The personality of the Spirit is strongly implied. Some think of the Spirit merely as an impersonal force emanating from God. They also usually refer to the Spirit as it. This impression is due in part to the fact the Authorized Version uses the impersonal pronoun itself when referring to the Holy Spirit in Romans 8:16,26. However, most translations have properly used the personal pronoun himself in these verses. The fact we are exhorted not to grieve the Spirit indicates that the Spirit is a person, for it takes someone with intelligence and feeling to be grieved.
In New Testament Christianity, J.B. Phillips remarked that “the Holy Spirit is not a vague influence for good, not even just a powerful Wind of Heaven, but a Person with a purpose and ideas of his own.”2 In His Paschal message, Christ indicated that the Spirit was a person by using nine personal pronouns in two verses when referring to the Spirit. Jesus said: “Howbeit when he, the Spirit of truth, is come, he will guide you into all truth: for he shall not speak of himself; but whatsoever he shall hear, that shall he speak: and he will show you things to come. He shall glorify me: for he shall receive of mine, and shall show it unto you” (John 16:13,14, italics added for emphasis). Therefore, we should never speak of the Spirit as it, but as He or Him.
The purity of the Spirit is also stressed. The Spirit of God is described as “the Holy Spirit.” The third Person of the Trinity is referred to by this title some 97 times in Scripture — more often than by any other appellation. What is the significance of these frequent references to the Spirit as the Holy Spirit? They are intended to emphasize His moral character, the holiness of His nature. When the prophet Isaiah saw the Triune God in His immaculate purity, he immediately sensed his own shortcomings, saying, “Woe is me! for I am undone; because I am a man of unclean lips” (Isaiah 6:5). It was then that the cleansing fire purged Isaiah’s sin. The Holy Spirit abhors everything unholy and grieves when God’s children become sullied by anything unclean. This was the case at Ephesus (Ephesians 4:25–32).
Furthermore, the Spirit is called holy because His most important work is to make men righteous and holy (Ephesians 4:24). Thus, our sanctification is possible only through the Spirit’s working in our lives. Paul declared, “Walk in the Spirit, and ye shall not fulfill the lust of the flesh” (Galatians 5:16). Peter stated, “Elect … through sanctification of the Spirit, unto obedience” (1 Peter 1:2). How different all our lives would be if we really grasped the truth of the purity of the Spirit.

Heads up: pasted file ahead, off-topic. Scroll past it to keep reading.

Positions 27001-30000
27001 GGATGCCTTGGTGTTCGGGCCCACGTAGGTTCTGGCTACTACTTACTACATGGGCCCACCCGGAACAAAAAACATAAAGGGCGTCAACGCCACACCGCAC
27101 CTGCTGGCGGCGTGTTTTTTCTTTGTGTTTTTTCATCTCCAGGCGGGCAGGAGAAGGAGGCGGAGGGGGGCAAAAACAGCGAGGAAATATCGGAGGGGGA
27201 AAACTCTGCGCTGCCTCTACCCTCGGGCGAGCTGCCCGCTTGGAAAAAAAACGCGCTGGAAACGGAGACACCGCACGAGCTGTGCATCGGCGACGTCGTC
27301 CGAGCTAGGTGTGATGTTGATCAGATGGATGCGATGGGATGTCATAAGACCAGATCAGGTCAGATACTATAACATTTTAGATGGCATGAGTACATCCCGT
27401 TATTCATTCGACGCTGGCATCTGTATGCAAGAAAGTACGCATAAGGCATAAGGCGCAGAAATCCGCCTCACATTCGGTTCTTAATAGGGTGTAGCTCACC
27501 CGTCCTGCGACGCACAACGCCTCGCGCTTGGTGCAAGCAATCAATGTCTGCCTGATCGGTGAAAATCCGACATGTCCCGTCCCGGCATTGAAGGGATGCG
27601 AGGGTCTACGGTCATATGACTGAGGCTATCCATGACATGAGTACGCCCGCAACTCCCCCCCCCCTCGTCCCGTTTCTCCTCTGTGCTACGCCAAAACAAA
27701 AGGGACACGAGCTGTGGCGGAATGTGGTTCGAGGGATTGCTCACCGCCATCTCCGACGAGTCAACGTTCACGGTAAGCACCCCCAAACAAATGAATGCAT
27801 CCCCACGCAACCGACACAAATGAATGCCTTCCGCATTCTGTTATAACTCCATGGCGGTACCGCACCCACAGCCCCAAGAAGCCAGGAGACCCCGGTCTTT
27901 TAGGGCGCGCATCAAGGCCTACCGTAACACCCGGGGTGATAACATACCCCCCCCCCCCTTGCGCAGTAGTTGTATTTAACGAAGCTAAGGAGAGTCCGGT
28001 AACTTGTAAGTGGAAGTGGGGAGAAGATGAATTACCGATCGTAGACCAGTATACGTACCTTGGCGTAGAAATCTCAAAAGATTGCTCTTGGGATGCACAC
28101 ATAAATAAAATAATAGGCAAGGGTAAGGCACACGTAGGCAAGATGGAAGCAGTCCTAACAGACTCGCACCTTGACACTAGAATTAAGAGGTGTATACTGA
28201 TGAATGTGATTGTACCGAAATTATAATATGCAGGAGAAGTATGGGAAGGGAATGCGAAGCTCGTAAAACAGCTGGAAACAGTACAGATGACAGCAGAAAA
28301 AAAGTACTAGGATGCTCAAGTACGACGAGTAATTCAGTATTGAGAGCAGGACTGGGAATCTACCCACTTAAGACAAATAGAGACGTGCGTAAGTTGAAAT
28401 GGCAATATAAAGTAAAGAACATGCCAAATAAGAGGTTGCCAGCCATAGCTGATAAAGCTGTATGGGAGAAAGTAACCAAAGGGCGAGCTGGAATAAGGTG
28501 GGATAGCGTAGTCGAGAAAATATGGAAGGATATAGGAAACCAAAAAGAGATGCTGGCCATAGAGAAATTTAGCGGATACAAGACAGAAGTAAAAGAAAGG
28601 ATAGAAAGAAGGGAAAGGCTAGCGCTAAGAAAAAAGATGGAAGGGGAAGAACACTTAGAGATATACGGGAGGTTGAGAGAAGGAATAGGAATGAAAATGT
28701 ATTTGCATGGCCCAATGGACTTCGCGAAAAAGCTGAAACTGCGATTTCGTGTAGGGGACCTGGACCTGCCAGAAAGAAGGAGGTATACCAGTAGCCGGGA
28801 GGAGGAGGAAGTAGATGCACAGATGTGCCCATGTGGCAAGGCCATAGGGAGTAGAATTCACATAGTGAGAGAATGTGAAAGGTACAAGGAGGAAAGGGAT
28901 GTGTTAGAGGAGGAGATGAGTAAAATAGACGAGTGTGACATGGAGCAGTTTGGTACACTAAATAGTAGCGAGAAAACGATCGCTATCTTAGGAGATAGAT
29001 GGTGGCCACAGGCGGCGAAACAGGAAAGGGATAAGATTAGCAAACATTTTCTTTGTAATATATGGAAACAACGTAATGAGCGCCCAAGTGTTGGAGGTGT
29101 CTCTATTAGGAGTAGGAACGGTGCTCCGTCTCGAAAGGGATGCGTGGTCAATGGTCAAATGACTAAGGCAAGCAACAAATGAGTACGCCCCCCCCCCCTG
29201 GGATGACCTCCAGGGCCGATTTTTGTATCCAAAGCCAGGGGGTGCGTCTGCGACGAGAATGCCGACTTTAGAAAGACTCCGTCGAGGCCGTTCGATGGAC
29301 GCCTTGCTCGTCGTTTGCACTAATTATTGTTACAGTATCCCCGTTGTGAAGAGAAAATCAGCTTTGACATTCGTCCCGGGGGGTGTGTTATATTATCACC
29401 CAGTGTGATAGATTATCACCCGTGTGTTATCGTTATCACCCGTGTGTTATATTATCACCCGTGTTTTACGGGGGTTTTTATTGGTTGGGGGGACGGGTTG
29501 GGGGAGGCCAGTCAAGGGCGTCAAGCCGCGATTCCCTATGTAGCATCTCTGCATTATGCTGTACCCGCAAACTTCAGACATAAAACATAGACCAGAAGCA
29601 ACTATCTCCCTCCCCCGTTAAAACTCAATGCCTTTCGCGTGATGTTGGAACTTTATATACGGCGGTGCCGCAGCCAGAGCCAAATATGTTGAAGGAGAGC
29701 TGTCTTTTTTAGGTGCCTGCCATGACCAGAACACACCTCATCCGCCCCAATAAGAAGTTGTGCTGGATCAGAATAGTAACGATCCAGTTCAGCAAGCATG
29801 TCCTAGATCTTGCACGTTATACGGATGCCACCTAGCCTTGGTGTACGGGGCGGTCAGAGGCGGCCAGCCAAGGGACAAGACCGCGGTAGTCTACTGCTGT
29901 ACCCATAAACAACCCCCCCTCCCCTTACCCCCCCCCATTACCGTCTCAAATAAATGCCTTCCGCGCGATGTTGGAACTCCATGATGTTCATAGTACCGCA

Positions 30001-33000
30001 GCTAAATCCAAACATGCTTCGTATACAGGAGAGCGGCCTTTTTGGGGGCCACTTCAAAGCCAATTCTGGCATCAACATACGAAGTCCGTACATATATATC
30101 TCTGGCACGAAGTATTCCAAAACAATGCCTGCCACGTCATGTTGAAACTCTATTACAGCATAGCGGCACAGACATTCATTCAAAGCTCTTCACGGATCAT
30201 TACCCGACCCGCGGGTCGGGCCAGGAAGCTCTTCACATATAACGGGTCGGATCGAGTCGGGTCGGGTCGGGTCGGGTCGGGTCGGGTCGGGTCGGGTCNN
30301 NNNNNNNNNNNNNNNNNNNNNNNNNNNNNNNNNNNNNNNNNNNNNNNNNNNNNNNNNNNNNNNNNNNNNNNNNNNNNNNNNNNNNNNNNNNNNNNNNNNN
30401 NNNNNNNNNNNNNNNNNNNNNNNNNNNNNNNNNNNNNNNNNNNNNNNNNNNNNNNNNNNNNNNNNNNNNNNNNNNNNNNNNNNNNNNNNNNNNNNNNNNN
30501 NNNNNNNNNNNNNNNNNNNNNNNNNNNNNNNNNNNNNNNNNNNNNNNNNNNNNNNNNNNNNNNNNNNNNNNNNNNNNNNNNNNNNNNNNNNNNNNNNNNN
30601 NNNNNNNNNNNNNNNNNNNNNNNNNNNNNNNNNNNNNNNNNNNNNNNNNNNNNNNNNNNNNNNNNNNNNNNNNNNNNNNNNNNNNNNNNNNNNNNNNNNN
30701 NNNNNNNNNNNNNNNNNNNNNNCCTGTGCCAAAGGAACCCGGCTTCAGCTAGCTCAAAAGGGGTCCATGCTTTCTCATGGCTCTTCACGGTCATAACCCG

The phrase “ye are sealed” immediately suggests ownership. In Ephesians 1:13 we are not only told that the Spirit Himself is the seal, but also that the sealing takes place at the time of conversion. “After that ye believed, ye were sealed with that Holy Spirit of promise” (Ephesians 1:13). In other words, when we trust Christ as our personal Savior, the Holy Spirit enters the temples of our lives. This means that if the Spirit of God dwells in us, we have the divine stamp that we belong to the family of God. We are no longer our own but the “purchased possession” of Jesus Christ (Ephesians 1:14; 1 Corinthians 6:19,20).
The idea of preservation and safety is also implicit in the symbol of the seal (Revelation 7:2–8; Matthew 27:66; Revelation 20:3). The Spirit of God gives us the assurance of our salvation. “The Spirit itself [himself] beareth witness with our spirit, that we are the children of God” (Romans 8:16). As long as the Spirit indwells the believer, His presence is a guarantee of preservation. God promised that we shall be preserved by the Spirit for the inheritance that is reserved in heaven for us. We “are kept by the power of God through faith unto salvation” (1 Peter 1:5). Paul prayed for the Thessalonians that their “whole spirit and soul and body be preserved blameless” until Jesus Christ comes for them (1 Thessalonians 5:23). We are able to overcome “because greater is he that is in you, than he that is in the world” (1 John 4:4).
Finally, the prospect of Christ’s second coming is set before us. The Ephesian Christians are described as being sealed until “the day of redemption” (Ephesians 4:30). Earlier in the Epistle, Paul spoke of the Spirit as the pledge of our heavenly inheritance “until the redemption of the purchased possession” (Ephesians 1:14). He expressed a similar thought to the Philippian Christians: “Being confident of this very thing, that he which hath begun a good work in you will perform it until the day of Jesus Christ” (Philippians 1:6).
Although we have already been redeemed from the penalty of sin through the sacrifice of Christ, the consummation of our redemption will not take place until the Rapture. At that time, Christ will change the body of our humiliation “that it may be fashioned like unto his glorious body” (Philippians 3:21). We shall then be completely delivered from the power and presence of sin and shall become like Christ. “When he shall appear, we shall be like him; for we shall see him as he is” (1 John 3:2). The believer has a glorious hope in the Lord Jesus Christ. In the meantime, “Every man that hath this hope in him purifieth himself, even as he is pure” (1 John 3:3).
1. William Barclay, Letters to the Seven Churches (New York: Abingdon Press, 1957), 21,22.
2. J. B. Phillips, New Testament Christianity (New York: The Macmillan Co., 1956), 22.